London: Routledge, 2008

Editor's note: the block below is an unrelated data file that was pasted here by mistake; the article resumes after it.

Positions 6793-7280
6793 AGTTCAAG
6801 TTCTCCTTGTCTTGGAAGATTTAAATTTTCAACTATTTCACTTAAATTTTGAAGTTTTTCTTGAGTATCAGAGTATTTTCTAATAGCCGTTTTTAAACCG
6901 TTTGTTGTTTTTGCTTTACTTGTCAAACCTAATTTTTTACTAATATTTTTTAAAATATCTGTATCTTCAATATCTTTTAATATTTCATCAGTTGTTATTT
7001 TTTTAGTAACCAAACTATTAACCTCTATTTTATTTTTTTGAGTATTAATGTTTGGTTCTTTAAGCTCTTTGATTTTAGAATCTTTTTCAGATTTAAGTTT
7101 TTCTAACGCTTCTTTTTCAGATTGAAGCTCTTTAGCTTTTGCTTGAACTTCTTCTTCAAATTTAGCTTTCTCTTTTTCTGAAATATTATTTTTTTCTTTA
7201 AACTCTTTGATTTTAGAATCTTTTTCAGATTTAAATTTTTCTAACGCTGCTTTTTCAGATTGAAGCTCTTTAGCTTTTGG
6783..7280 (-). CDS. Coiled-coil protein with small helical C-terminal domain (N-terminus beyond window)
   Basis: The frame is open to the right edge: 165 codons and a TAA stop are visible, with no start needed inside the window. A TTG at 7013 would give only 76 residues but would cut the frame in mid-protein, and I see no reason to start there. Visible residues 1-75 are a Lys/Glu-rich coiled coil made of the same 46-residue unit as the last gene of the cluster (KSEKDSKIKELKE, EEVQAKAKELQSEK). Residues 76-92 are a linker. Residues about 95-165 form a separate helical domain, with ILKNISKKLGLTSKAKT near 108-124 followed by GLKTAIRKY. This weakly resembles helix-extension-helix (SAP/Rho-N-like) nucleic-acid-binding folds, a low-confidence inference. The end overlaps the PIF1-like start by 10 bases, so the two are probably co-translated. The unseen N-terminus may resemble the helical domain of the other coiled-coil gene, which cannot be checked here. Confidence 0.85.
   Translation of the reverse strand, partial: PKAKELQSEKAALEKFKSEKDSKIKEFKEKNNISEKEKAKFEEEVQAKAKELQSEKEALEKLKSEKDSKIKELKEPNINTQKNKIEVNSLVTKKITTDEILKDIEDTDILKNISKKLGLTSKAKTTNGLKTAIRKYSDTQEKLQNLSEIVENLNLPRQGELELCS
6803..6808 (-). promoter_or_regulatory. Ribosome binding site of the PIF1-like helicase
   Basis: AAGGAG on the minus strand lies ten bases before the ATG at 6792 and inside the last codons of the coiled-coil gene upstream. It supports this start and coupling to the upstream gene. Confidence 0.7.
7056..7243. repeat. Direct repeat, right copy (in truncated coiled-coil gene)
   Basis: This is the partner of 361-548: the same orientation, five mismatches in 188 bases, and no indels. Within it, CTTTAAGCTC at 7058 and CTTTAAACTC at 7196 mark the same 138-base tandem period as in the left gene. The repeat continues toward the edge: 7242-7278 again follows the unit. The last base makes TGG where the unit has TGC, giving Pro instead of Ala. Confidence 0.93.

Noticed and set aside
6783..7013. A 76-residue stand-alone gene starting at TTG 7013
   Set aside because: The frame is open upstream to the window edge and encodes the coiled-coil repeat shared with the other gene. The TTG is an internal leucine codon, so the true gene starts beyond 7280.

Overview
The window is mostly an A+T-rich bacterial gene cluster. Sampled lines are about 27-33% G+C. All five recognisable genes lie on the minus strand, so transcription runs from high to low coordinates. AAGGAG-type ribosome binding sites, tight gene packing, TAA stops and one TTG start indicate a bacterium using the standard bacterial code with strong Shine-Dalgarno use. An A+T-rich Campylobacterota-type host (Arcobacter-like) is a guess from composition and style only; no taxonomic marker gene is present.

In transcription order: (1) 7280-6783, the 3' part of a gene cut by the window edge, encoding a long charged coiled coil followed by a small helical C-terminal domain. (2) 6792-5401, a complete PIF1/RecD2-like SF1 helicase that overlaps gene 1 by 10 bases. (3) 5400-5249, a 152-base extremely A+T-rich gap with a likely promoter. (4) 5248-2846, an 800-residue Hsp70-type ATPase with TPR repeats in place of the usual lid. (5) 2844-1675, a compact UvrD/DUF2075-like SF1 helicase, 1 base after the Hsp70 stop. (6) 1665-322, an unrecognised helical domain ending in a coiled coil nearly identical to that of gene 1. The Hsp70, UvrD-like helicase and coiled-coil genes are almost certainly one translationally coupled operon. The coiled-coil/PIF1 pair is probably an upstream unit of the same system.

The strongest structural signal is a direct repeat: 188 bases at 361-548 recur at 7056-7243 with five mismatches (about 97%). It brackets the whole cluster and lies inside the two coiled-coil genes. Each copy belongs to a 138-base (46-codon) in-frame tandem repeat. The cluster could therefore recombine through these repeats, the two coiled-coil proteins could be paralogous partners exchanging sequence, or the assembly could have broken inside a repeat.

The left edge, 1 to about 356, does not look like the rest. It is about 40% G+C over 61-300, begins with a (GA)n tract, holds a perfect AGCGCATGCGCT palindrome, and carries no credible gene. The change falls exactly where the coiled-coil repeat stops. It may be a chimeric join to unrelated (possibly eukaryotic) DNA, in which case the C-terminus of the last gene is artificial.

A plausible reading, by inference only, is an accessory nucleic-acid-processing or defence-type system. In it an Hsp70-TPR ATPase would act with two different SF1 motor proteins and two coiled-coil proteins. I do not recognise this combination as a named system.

In contemporary higher education systems, students are expected to demonstrate not only high standards of academic achievement, but also their broader employability. Many aspects of employability are difficult to grade for a variety of reasons and some graduates may be losing out because their particular strengths are given insufficient acknowledgement in current summative assessment practices. Using the UK honours degree classifications as a case study, this book appraises the way in which summative assessment in higher education is approached and shows that the foundations of current practices (in the UK and elsewhere) are of questionable robustness. It argues that there is a need to widen the assessment frame if the breadth of valued student achievements is to be recognised adequately and meaningful information is to be conveyed to interested parties such as employers.